Movie Review: 'Wind River' is a thrilling & chilling tale of survival

This murder mystery thriller starring Elizabeth Olsen and Jeremy Renner is beautifully photographed and superbly acted

04 November 2017 - 00:00
'Wind River', a murder mystery thriller, stars Elizabeth Olsen and Jeremy Renner.
'Wind River', a murder mystery thriller, stars Elizabeth Olsen and Jeremy Renner.
Image: Thunder Road Pictures

Following the acclaim for writing Texas noir Hell or High Water last year, Taylor Sheridan has turned in Wind River to the cold, inhospitable bleakness of Wyoming in his directorial debut, a poignant and moving story of life on the margins of the US.

Jeremy Renner plays Cory Lambert, an expert tracker in the employment of the Fish and Wildlife Service who is called in to dispose of predators on the farms of Wyoming. Lambert is also a divorcee, the ex-husband of a Native American woman with whom he shares a tragic burden that both are struggling to overcome.

When a young woman goes missing on a Native American reserve, Lambert is tasked with assisting FBI agent Jane Banner (Elizabeth Olsen) in the investigation. As the duo make their way through the underbelly of this cold, windswept life lived on the edges, tainted by economic deprivation and despair, we're offered a hard-hitting and sobering portrait of the reality of the expanses of the US.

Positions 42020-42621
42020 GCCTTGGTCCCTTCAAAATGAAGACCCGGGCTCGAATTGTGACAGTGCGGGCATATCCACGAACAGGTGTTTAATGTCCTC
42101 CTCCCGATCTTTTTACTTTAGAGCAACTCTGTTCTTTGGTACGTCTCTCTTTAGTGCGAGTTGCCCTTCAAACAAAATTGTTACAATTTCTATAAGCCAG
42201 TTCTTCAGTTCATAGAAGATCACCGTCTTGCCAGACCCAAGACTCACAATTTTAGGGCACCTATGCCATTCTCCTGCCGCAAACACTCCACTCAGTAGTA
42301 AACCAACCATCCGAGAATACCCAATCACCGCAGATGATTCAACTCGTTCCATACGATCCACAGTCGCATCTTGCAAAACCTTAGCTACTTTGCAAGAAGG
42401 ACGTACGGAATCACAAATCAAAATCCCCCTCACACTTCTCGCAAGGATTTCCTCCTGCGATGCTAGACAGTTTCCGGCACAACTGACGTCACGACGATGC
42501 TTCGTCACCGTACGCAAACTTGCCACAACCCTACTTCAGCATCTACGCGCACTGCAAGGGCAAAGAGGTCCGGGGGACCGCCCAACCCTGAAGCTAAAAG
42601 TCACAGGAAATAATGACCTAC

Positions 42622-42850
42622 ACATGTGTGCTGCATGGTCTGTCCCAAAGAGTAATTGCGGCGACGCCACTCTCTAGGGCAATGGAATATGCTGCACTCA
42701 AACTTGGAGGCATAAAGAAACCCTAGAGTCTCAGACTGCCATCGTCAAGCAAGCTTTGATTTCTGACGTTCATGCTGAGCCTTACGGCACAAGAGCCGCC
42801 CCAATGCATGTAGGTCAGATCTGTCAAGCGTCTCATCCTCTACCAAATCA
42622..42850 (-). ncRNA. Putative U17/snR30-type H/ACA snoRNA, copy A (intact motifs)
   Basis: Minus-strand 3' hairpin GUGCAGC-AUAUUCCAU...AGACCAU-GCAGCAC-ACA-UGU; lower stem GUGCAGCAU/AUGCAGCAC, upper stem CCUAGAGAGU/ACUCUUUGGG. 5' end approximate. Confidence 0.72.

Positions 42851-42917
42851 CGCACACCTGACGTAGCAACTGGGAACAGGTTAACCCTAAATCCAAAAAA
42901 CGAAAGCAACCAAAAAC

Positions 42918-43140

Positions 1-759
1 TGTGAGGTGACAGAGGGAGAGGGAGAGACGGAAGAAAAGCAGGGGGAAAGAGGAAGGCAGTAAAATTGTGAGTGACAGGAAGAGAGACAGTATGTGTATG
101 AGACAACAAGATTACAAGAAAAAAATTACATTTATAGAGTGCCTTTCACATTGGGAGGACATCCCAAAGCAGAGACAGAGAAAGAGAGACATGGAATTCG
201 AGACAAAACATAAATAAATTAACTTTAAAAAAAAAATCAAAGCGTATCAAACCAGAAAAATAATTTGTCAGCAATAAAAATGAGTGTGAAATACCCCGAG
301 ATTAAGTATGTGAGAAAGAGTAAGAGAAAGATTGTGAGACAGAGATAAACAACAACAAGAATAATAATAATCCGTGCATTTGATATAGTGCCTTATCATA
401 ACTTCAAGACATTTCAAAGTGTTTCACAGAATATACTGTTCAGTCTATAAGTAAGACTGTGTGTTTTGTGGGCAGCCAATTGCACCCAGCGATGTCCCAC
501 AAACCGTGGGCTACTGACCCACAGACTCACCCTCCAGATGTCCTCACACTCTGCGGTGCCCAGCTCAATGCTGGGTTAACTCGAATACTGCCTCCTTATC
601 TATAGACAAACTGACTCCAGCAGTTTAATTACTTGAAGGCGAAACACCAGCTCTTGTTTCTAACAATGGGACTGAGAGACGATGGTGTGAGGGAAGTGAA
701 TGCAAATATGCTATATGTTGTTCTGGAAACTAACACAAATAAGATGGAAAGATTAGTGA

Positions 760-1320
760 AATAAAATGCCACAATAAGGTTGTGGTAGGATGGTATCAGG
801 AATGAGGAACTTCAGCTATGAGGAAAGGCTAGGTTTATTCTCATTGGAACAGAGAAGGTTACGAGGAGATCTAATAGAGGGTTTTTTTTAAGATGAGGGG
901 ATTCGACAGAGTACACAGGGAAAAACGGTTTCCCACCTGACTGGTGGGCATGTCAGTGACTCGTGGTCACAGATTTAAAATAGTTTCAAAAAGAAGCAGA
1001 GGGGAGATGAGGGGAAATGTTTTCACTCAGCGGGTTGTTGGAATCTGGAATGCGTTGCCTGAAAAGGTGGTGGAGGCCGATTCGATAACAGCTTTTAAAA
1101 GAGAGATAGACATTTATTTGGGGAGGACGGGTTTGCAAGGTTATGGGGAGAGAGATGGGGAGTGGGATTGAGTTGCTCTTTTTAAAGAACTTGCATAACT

It's carefully controlled, atmospheric and sparse, but beautifully photographed and superbly acted tale of communities living on a frontier that is brutal and hard to survive in. Although it may be criticised for its focus on the still shameful treatment of Native Americans through the eyes of two white characters, Renner's complex performance as a man straddling the boundaries of two worlds keeps the film on solid dramatic ground.

WATCH | The trailer forWind River

It's certainly tersely thrilling and there's plenty of violence on screen, but it's all handled with an assured sense of dramatic tension. Life in the mountains is chilly, lonely and difficult.

Wind River shows us the emotional toil the struggle for survival takes on those who stick it out. That may not be an uplifting takeaway but it certainly feels, in Sheridan's hands, to be an undeniably true one.

This article originally appeared in The Times